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According to a recent report from the Substance Abuse and Mental Health Services Administration (SAMSA), emergency room visits involving non-medical use of stimulant medication, including the ADHD medications Adderall and Ritalin, among young adults aged 18 to 34 quadrupled between 2005 and 2011. Many of these individuals are college students.
ADHD is commonly treated with stimulant medications but in recent years there has been increasing abuse and misuse of these medications. College students often share their own medication with friends, the latter often never having been diagnosed with ADHD.
Two critical aspects of addressing misuse and abuse of ADHD medications is to properly diagnose those who believe they have ADHD via neuropsychological testing and to utilize non-medication treatments for ADHD such as CogMed or Cognitive Behavioral Therapy.
Read more about the government report below or at SAMSA:
Central nervous system (CNS) stimulants include prescription drugs, like those used to treat attention deficit/hyperactivity disorder (ADHD) or to block sleepiness.1 They also include over-the-counter products that contain caffeine. Non-medical use of these drugs has been linked to heart and blood vessel problems, as well as to drug abuse or dependence.2 When combined with alcohol, CNS stimulants can hide the effects of being drunk and increase the risk of alcohol poisoning or alcohol-related injuries.3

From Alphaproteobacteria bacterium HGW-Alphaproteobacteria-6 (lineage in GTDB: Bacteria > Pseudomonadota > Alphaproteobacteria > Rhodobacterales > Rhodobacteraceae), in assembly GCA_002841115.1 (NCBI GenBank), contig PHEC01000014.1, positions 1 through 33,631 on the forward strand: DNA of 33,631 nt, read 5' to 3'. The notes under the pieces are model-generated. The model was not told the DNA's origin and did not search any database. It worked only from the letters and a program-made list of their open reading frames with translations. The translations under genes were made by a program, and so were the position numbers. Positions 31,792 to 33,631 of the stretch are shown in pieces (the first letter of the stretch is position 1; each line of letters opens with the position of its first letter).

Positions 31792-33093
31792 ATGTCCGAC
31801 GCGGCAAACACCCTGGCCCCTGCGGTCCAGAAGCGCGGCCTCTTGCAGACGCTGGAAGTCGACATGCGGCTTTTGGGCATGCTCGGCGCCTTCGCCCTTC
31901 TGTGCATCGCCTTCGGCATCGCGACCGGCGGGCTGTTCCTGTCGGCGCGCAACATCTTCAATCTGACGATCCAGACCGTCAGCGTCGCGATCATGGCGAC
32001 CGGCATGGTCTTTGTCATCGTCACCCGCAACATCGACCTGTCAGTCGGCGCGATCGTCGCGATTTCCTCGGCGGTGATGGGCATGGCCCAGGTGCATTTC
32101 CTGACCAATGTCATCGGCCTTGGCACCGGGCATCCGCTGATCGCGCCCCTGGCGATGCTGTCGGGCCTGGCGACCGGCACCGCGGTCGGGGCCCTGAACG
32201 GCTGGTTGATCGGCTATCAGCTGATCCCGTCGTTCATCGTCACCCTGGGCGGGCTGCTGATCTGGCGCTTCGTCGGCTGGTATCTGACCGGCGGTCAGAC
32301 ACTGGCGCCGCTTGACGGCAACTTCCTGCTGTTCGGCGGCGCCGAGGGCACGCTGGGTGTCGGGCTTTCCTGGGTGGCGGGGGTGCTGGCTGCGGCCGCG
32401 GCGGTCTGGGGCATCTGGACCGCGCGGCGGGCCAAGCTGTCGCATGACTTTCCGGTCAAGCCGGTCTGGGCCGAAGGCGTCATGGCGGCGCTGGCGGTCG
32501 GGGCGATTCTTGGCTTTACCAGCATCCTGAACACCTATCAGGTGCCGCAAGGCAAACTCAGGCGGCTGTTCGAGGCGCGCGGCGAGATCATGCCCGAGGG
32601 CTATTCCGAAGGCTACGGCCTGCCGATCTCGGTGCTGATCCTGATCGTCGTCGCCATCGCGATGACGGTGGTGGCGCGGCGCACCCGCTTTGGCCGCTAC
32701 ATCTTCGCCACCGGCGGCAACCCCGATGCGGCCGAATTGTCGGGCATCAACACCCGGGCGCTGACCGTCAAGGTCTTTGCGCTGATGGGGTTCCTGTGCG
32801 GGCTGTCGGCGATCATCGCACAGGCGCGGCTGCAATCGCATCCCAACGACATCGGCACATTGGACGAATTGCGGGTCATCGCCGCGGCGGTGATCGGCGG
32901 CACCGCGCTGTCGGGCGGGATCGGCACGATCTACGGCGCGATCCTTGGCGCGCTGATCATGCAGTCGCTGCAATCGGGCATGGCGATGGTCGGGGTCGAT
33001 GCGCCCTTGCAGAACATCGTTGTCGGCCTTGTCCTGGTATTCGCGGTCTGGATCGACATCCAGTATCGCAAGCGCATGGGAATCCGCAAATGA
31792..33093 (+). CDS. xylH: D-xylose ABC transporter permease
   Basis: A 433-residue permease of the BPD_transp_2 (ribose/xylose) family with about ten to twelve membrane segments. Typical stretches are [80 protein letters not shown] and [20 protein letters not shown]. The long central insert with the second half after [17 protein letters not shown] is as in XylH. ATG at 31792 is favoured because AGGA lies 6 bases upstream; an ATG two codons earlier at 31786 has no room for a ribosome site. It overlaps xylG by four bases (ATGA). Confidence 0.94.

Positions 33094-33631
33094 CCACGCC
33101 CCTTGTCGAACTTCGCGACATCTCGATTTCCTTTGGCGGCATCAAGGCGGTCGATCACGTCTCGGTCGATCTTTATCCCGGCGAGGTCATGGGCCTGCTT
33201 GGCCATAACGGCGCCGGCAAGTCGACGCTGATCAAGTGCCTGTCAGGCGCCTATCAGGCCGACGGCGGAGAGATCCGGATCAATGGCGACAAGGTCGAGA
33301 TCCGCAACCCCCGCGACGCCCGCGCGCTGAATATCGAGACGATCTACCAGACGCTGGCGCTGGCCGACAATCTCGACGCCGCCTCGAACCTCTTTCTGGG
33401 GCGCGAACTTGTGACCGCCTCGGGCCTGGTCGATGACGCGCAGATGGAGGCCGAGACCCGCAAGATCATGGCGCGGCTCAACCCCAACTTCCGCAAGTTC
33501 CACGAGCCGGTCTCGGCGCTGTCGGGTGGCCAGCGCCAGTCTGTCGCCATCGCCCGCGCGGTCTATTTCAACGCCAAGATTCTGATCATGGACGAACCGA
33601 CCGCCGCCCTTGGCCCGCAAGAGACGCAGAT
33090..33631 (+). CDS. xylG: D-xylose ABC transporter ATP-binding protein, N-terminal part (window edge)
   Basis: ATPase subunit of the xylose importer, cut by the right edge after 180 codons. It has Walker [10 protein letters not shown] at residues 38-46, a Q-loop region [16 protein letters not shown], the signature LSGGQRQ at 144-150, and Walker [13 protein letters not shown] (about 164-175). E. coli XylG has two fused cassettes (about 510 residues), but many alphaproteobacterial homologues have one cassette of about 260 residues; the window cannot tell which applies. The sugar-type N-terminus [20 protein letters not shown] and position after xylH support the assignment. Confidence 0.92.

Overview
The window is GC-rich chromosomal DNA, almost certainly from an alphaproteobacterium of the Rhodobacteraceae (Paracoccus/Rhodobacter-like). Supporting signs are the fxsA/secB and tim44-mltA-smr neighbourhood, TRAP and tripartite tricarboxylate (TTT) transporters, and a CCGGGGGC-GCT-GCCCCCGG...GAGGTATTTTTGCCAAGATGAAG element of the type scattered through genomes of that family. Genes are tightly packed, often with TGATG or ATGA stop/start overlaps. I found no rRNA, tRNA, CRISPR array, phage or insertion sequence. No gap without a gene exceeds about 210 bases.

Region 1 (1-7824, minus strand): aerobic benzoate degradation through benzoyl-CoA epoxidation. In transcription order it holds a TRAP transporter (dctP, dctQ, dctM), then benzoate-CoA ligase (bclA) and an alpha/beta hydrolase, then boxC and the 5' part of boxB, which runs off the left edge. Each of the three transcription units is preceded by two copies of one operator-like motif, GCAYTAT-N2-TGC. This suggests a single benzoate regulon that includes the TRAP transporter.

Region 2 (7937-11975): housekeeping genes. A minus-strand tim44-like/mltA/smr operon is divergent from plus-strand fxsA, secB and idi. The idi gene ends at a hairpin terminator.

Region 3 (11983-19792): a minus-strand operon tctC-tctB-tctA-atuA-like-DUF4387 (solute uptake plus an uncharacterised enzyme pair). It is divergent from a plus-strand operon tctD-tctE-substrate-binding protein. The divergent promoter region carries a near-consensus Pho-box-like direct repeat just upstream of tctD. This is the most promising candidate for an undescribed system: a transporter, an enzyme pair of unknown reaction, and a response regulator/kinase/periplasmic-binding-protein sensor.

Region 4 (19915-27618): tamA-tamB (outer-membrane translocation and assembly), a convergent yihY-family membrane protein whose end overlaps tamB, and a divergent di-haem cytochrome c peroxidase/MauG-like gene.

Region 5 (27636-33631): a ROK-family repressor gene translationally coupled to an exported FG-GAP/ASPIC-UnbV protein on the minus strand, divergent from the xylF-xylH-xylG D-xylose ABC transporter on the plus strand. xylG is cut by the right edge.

According to data from the Drug Abuse Warning Network (DAWN), the number of emergency department (ED) visits related to nonmedical use of CNS stimulants among adults aged 18 to 34 increased from 5,605 in 2005 to 22,949 in 2011. The number of ED visits involving CNS stimulants and alcohol also increased.4 Each year, about 30 percent of ED visits involving non-medical CNS stimulant use also involved alcohol. To learn more about non-medical use of prescription drugs, including ways to prevent misuse, please visit http://www.drugabuse.gov/publications/ research-reports/prescription-drugs.
October 30, 2019|ADHD
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